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Tax avoidance and profit shifting IW News 2. June 2015

It’s not only the company

A few days before the G7 meeting in Germany, the G7 finance ministers discussed new strategies in order to fight profit shifting by multinational enterprises. Unfortunately, it seems that the politicians forget about their own responsibility for a fair international tax system.

Recently, global players such as Google, Starbucks, Apple or Amazon are heavily criticized for their low tax payments compared to their huge sales volumes and profits. The G7 finance ministers now want to stop sophisticated tax planning approaches which shall minimize a company’s tax burden. More transparency and a better exchange of information between the national tax authorities are the key factor of the so called BEPS Action Plan provided by the OECD. For instance, international tax audits shall guarantee in the future that multinational enterprises pay a reasonable amount of taxes since the corporate sector – like workers and employees – has to pay its part to finance, amongst others, infrastructure and education.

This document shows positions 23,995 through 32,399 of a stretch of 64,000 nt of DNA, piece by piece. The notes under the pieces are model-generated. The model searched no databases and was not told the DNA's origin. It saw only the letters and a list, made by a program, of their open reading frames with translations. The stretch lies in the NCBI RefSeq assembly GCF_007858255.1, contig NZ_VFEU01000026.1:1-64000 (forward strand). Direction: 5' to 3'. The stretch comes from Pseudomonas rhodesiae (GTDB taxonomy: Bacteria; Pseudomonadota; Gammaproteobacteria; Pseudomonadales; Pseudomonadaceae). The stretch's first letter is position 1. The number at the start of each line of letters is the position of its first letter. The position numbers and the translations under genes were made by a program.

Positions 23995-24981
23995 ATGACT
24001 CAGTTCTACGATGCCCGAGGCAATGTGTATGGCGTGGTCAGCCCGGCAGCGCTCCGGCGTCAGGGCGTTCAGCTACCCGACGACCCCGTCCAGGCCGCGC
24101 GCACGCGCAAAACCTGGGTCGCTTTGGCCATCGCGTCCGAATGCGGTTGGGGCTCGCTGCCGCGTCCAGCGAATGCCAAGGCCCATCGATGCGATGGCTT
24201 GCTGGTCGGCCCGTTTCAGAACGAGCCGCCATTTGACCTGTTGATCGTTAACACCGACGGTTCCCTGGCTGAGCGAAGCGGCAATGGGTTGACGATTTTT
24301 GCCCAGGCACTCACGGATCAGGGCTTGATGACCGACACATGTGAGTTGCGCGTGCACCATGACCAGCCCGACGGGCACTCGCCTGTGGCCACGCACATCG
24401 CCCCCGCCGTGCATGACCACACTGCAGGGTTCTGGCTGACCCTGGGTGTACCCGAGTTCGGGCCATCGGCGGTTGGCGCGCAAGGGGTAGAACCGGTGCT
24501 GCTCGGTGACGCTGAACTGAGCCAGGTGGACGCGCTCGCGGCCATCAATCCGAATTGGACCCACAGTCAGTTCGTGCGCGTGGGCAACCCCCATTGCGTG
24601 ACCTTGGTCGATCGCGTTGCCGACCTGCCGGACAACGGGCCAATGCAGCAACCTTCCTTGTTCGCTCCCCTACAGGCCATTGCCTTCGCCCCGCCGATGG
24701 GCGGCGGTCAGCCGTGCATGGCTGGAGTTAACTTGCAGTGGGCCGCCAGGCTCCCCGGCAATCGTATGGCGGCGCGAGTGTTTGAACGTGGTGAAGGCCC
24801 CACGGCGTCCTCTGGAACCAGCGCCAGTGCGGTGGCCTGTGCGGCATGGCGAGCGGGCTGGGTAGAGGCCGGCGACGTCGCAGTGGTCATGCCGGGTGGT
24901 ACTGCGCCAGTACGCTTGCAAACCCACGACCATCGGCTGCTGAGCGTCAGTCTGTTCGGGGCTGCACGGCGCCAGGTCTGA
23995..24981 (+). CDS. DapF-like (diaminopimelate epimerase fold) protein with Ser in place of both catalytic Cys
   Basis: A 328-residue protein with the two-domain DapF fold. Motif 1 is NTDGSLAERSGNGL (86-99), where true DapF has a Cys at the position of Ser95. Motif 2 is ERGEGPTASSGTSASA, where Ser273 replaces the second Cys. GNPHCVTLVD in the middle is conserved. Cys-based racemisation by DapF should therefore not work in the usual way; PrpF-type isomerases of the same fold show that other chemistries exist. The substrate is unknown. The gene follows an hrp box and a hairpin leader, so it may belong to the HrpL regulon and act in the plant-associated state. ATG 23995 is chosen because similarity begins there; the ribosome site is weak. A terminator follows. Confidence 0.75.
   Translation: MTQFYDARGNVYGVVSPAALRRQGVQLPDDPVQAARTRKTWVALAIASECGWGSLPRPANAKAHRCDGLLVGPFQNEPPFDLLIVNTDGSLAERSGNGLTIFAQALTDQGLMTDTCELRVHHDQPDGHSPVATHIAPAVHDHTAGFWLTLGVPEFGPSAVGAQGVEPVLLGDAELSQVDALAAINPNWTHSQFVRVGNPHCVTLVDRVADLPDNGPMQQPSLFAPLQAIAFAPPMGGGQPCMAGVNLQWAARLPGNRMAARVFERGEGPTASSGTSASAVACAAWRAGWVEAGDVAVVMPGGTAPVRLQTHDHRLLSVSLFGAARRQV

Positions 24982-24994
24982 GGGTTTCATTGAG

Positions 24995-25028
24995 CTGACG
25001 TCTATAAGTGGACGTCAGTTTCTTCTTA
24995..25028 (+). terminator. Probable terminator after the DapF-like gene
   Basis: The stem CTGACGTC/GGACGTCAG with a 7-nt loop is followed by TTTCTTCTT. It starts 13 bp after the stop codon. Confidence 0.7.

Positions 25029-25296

However, the common goal of the G7 finance ministers suffers from the pitfall of tax regulation. A basic principle in international tax law is that non-taxation as well as double taxation has to be prevented. Yet, double taxation of profits might happen against the background of the existing tax practice as illustrated in the following example: Assuming that from an economic perspective the profits of a multinational enterprise operating in Germany and France have to be allocated fifty-fifty to the local companies. However, due to the company structure all profits are allocated to the French company. Thus, there are – for the moment – no taxable profits in Germany. In this case, the German tax authorities are absolutely right in adjusting the profit and demanding a tax payment from the local entity, while the French colleagues are happy with the high profits and a high tax payment in their jurisdiction. The French tax authorities will not be willing to reimburse any taxes even if they had to according to economic principles.

Against this background, the G7 prime ministers would be right to critically discuss their own role in the context of international taxation when they meet this weekend. Fair taxation means that double taxation is prevented in the same ways as non-taxation is. This should be emphasized as an essential goal by the politicians. However, a precondition for achieving this goal is the willingness of countries not to claim taxes if there is no economic reason for doing so but to resign in favor of a second country. By looking at this crucial aspect, only time will tell if the politicians really want to set up a fair international tax system.

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